The Texas Organizing Project (TOP) and MOVE Texas have sued Bexar County Elections Administrator Jacquelyn Callanen and Bexar County commissioners over alleged violations of the Texas election code.

In a lawsuit filed Tuesday, the organizations accused the county’s Elections Department of violating election code by having insufficient polling locations for Election Day and not posting Election Day polling sites far enough in advance.

With early voting for the Nov. 3 election starting next week, TOP and MOVE Texas are asking for an injunction to add more polling places in Bexar County on Election Day and to post the Election Day voting sites earlier than the Elections Department typically does.

Callanan issued a statement Wednesday but didn’t address the suit’s allegations.

“This matter is currently in litigation and the Bexar County Elections Department will leave it to the courts to make the final decision, as we focus on the upcoming election,” she stated. “Our staff continues to work seven days a week processing applications for mail-in ballots and assisting voters in the election process. Don’t forget – early voting starts Oct. 13.”

Bexar County has 734 precincts, and the Elections Department has planned to have 284 voting locations on Election Day. In 2019, the county moved to a voting center model under which voters are not required to cast ballots in their precincts; residents can vote at any voting center in the county. Rather than having a polling place in every precinct, the change allowed the county to reduce the number of polling places according to Texas Election Code guidelines.

The lawsuit claims the Elections Department doesn’t have enough polling locations based on the number of registered voters and asks for a minimum of 311 vote centers on Election Day.

The Texas Civil Rights Project, which is representing the plaintiffs in the lawsuit, argued in a September letter to Callanen that the correct way to find the legally required minimum of polling places comes from subtracting the number of precincts with fewer than 100 registered voters and then dividing that number in half to determine how many vote centers would be needed on Election Day. According to a letter sent by Callanen in response, election code allows the consolidation of precincts that have fewer than 750 voters, which means the legally required minimum of polling places is 225.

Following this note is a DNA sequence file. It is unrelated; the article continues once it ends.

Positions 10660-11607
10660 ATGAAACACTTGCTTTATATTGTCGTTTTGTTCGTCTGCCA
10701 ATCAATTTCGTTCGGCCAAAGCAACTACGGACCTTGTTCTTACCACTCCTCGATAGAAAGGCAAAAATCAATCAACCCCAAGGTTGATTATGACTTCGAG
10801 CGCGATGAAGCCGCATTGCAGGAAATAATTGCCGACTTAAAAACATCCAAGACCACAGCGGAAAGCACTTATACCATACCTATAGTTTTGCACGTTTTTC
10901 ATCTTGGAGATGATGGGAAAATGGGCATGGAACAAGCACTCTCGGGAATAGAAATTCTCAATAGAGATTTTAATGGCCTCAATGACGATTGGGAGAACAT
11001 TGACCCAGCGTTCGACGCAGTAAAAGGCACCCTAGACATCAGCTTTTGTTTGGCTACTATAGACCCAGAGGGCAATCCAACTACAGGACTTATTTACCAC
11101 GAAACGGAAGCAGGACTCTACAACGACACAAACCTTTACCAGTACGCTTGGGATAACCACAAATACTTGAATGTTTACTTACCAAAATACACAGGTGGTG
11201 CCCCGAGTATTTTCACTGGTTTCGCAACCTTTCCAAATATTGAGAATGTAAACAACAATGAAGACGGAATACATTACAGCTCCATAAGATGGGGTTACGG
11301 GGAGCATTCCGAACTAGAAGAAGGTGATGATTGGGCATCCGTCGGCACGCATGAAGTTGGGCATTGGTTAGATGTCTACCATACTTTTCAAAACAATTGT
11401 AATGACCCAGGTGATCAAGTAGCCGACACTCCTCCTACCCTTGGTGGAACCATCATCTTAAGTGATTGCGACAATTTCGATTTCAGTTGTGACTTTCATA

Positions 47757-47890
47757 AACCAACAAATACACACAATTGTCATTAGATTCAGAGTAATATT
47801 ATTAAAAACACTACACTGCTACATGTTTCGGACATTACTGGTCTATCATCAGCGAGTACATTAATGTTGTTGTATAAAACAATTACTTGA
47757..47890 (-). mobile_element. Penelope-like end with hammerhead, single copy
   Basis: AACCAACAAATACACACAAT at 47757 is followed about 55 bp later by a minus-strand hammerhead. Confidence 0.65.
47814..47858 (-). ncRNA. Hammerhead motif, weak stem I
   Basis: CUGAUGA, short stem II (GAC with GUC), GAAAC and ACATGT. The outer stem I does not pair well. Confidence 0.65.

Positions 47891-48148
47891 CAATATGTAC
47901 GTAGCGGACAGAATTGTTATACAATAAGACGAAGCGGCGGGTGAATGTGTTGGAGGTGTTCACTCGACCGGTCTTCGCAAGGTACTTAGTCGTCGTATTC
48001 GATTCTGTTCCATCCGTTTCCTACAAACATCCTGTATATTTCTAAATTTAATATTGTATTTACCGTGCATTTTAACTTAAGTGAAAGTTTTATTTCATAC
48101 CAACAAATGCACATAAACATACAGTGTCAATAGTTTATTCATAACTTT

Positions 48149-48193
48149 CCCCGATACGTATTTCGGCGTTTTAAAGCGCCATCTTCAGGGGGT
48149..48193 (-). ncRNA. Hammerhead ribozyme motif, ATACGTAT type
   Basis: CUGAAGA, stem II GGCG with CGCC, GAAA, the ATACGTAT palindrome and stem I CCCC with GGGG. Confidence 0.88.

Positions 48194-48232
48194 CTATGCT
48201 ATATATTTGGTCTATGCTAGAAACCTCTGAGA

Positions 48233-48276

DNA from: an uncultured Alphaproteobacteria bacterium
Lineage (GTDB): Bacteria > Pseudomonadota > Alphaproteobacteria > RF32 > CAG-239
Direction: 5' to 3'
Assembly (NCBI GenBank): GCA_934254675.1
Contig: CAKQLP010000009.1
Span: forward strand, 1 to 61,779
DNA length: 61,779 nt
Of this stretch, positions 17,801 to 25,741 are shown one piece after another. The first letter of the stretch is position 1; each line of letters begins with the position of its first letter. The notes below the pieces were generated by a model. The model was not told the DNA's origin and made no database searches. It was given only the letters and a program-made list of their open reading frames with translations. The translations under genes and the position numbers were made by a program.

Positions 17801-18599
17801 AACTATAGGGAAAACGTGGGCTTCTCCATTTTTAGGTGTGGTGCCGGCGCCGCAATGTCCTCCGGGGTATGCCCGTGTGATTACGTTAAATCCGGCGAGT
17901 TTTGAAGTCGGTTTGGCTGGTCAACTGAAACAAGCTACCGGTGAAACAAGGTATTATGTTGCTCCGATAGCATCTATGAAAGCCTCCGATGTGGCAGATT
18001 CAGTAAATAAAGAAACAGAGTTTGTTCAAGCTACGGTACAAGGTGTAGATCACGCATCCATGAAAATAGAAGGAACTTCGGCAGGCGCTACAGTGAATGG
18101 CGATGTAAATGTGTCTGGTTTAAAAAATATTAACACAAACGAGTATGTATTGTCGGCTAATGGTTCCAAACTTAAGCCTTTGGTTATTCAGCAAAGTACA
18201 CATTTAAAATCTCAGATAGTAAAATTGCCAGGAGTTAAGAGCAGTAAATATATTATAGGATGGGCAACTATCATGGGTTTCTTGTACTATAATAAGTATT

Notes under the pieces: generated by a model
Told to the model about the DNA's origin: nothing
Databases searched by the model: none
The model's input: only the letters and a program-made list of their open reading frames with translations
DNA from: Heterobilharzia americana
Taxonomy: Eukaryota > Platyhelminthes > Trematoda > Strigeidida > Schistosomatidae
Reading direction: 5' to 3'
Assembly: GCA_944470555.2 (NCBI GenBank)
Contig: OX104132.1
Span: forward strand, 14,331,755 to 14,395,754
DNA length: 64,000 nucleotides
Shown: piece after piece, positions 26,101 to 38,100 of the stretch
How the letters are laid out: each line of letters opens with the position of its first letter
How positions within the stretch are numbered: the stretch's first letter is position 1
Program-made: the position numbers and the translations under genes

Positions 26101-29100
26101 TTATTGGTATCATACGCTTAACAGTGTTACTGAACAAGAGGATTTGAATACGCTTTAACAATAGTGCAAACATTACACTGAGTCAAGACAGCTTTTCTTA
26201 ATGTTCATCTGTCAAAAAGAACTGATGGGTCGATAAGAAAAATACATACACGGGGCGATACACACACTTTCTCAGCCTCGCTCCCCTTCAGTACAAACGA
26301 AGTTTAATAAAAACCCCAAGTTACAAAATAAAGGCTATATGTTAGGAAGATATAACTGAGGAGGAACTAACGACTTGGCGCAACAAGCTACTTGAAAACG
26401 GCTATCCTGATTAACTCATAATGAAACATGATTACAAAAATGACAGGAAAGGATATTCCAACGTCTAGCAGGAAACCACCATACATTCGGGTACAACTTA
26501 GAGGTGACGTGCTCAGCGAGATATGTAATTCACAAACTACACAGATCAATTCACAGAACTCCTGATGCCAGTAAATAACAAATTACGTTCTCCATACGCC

Bexar County also is adding mega-voting centers at the AT&T Center and the Alzafar Shrine Auditorium that can accommodate larger numbers of voters while keeping them appropriately distanced from one another.

TOP Executive Director Michelle Tremillo said Tuesday that a high number of voters are expected to turn out during the November election, and having fewer polling locations than previous years does not make sense even in pre-pandemic conditions.

“It’s unsafe for the voters and the polls workers,” Tremillo said in a statement. “Our country is in crisis, and people want to exercise their most fundamental right to set our country in a different course. People want to vote, and we are counting on Bexar County officials to have enough polling locations to meet the demands of this moment/election. We urge them to reopen these sites immediately. It’s a shame we had to sue to stop this from happening.”

The lawsuit also asks a judge to issue an order requiring the Elections Department to post the Election Day voting locations no later than the 21st day before the election, which would be Oct. 13.

The lawsuit also accuses the Elections Department of violating election code by not appointing volunteer deputy registrars, who are authorized to help people register to vote. The plaintiffs want the court to order the Election Department to begin appointing volunteer deputy registrars and administering the examination at the Elections Department offices. The deadline for registering to vote in the November election was Oct. 5.

Callanen has said previously that the Elections Department was not conducting in-person training for volunteer deputy registrars due to the coronavirus pandemic. Instead, people who wanted to become deputized registrars were instructed to take an online course and examination, and then print out their certificate and bring it to the Elections Department.

MOVE Executive Director H. Drew Galloway said Bexar County needs to be ready to handle more voters than ever while keeping coronavirus prevention in mind.

“Bexar County is imposing burdens on its citizens by illegally restricting the appointment process for volunteer deputy registrars and continues to break the law by failing to post the legally required notice of polling locations on the County’s website,” Galloway said in a Tuesday statement. “With just days until the early voting begins, MOVE Texas, Texas Organizing Project, and the Texas Civil Rights Project believe that it’s past time for Bexar County to come into compliance with the state law.”

Jackie Wang covered local government for the San Antonio Report.